WEBINAR: Tactics for Extending Unified Search to the Four Corners of Your Global Enterprise
Two guys walk into an office. The first one asks, “Do you know what’s different between searching the Internet and searching your intranet?” The second one exclaims “Just about everything!” Sometimes it can seem like everything that you know about searching on the Internet just doesn’t apply to your intranet. You expect when you search the Internet you’ll find something. (It may not be the right thing but that’s not relevant right now.)
eDiscovery activities can leverage search to dig up more dirt than a Caterpillar convention. Do you want to know the best data discovery tool that auditors have right now? It’s your search engine. You’ve already indexed the content. All they need is an account and they can find any piece of information that you didn’t want found by just anyone in the organization. Maybe they’re searching for credit card numbers for a PCI audit, or social security numbers for a PII audit, whatever it is the search tools are going to find it. And yet, when you want to find something you’re left out in the cold.
Security management is a challenge at every organization. With every user able to allow other users to see content there are bound to be mistakes. That’s where you can apply your know how, savvy, and SharePoint techniques to create solutions to help you fight bad security – or bad data practices that can leave you in hot water.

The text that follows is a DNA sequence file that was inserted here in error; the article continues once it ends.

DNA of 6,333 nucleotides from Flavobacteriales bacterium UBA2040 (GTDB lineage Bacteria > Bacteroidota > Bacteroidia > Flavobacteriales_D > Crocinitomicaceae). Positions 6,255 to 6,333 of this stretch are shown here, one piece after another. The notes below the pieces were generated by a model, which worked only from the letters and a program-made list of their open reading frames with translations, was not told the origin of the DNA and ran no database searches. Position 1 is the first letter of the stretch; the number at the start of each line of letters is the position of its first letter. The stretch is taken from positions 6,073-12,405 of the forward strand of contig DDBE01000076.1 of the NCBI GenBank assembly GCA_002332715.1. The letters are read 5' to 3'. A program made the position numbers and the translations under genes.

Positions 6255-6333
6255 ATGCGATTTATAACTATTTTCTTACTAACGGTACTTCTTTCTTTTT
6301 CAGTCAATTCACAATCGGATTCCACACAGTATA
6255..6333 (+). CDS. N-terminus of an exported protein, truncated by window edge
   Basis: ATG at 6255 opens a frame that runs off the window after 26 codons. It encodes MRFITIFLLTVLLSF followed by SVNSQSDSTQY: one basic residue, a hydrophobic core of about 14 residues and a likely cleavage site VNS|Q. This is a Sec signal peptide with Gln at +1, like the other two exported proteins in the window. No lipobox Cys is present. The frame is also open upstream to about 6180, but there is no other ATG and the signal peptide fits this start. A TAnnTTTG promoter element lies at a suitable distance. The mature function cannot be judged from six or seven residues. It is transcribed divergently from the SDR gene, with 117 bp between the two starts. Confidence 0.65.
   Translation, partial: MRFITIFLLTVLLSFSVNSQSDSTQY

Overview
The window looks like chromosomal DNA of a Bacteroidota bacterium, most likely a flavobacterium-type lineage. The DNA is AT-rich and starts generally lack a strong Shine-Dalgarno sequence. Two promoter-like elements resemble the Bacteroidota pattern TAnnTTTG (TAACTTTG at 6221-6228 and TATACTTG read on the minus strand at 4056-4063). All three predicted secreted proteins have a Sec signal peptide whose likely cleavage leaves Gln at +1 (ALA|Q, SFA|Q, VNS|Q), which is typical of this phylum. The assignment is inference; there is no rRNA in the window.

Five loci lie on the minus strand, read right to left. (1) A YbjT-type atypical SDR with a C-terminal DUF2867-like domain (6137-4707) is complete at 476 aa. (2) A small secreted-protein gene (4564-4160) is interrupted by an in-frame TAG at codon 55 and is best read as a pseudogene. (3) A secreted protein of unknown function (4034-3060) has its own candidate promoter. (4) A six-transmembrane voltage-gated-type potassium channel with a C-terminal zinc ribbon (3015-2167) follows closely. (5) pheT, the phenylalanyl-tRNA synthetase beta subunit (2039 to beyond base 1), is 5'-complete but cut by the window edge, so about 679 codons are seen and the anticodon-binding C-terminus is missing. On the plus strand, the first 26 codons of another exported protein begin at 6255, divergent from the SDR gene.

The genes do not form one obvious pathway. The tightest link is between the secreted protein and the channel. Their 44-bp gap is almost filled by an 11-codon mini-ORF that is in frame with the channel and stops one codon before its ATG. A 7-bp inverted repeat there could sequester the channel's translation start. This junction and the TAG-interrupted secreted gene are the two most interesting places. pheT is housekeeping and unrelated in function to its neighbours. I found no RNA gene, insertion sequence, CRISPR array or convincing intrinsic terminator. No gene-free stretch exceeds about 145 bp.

SharePoint search allows you to create search alerts (if enabled). Search alerts allow you to preconfigure search queries and have the new results that match those queries delivered to you in the form of an email. These emails then make ready-made lists for documents you should check on each day. Alternatively, you can use RSS to capture a feed of the items that match the search and have those conveniently archived inside of Microsoft Outlook in a folder for you. Either way, you’re leveraging search to reach out and let you know when there’s potentially sensitive data being left unsecured.
Of course, you can do the standard searches with your account for things like social security numbers, but in other cases you’ll want to make sure the information isn’t ever stored on the system – like credit card numbers. For those cases, a special “read all” account can be configured to send alerts to the appropriate parties.
It may be scary to turn on search across all of the repositories in your organization, but security through obscurity isn’t the best policy. By enabling search you can leverage it to find the problem bits of data lying around your organization – before it gets discovered by the wrong person.
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